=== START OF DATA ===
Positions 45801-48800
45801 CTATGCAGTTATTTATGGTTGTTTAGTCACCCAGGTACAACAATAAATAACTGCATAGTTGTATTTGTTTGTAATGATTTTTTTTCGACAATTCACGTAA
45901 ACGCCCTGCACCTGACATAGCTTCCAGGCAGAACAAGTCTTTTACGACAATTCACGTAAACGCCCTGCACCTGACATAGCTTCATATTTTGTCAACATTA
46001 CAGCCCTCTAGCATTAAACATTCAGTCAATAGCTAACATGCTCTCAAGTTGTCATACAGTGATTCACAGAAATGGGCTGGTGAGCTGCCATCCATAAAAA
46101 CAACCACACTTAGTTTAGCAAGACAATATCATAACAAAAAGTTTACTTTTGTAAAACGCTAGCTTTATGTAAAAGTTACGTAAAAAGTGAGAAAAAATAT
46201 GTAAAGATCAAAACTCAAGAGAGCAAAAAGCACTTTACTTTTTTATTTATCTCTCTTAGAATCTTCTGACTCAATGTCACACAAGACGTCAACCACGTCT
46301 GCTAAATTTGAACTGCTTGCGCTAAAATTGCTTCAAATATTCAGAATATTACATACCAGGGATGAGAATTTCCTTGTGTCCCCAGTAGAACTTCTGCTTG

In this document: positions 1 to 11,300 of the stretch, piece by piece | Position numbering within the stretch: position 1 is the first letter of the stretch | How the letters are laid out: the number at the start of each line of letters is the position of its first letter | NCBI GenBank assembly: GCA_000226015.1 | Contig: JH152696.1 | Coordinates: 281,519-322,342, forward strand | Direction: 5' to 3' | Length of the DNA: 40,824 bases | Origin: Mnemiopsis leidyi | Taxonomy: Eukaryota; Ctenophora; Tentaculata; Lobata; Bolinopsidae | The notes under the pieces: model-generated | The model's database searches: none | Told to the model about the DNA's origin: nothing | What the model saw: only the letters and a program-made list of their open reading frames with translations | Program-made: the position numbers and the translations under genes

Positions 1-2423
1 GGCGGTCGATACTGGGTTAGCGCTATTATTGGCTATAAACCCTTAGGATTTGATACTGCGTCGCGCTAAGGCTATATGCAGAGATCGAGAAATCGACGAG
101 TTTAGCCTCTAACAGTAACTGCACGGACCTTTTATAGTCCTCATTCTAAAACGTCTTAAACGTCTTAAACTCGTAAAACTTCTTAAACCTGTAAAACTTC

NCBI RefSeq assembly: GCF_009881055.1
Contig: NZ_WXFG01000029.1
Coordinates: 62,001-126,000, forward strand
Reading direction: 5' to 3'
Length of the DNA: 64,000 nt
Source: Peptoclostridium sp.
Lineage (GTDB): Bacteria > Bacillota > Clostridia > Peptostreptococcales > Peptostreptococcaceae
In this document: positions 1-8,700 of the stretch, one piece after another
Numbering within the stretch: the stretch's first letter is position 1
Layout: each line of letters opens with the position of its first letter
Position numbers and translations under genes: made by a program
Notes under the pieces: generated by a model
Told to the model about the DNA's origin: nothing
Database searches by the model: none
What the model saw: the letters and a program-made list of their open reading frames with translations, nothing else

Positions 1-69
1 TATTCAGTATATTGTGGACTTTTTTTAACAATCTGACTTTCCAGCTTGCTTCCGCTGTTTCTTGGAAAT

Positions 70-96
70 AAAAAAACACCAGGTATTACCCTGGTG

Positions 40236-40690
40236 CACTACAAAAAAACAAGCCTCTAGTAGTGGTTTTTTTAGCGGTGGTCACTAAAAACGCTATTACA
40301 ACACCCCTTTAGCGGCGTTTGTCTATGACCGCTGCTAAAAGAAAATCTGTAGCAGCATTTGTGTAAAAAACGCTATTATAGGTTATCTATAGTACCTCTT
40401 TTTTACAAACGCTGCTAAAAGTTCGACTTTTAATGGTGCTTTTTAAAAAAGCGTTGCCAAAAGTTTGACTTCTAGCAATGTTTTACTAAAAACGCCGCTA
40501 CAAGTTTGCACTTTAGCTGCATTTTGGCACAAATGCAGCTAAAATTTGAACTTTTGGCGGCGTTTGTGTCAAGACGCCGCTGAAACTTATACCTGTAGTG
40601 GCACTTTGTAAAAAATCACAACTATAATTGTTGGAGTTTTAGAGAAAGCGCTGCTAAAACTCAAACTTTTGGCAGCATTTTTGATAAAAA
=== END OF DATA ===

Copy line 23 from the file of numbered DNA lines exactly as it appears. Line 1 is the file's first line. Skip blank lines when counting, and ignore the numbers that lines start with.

Notes under the pieces: generated by a model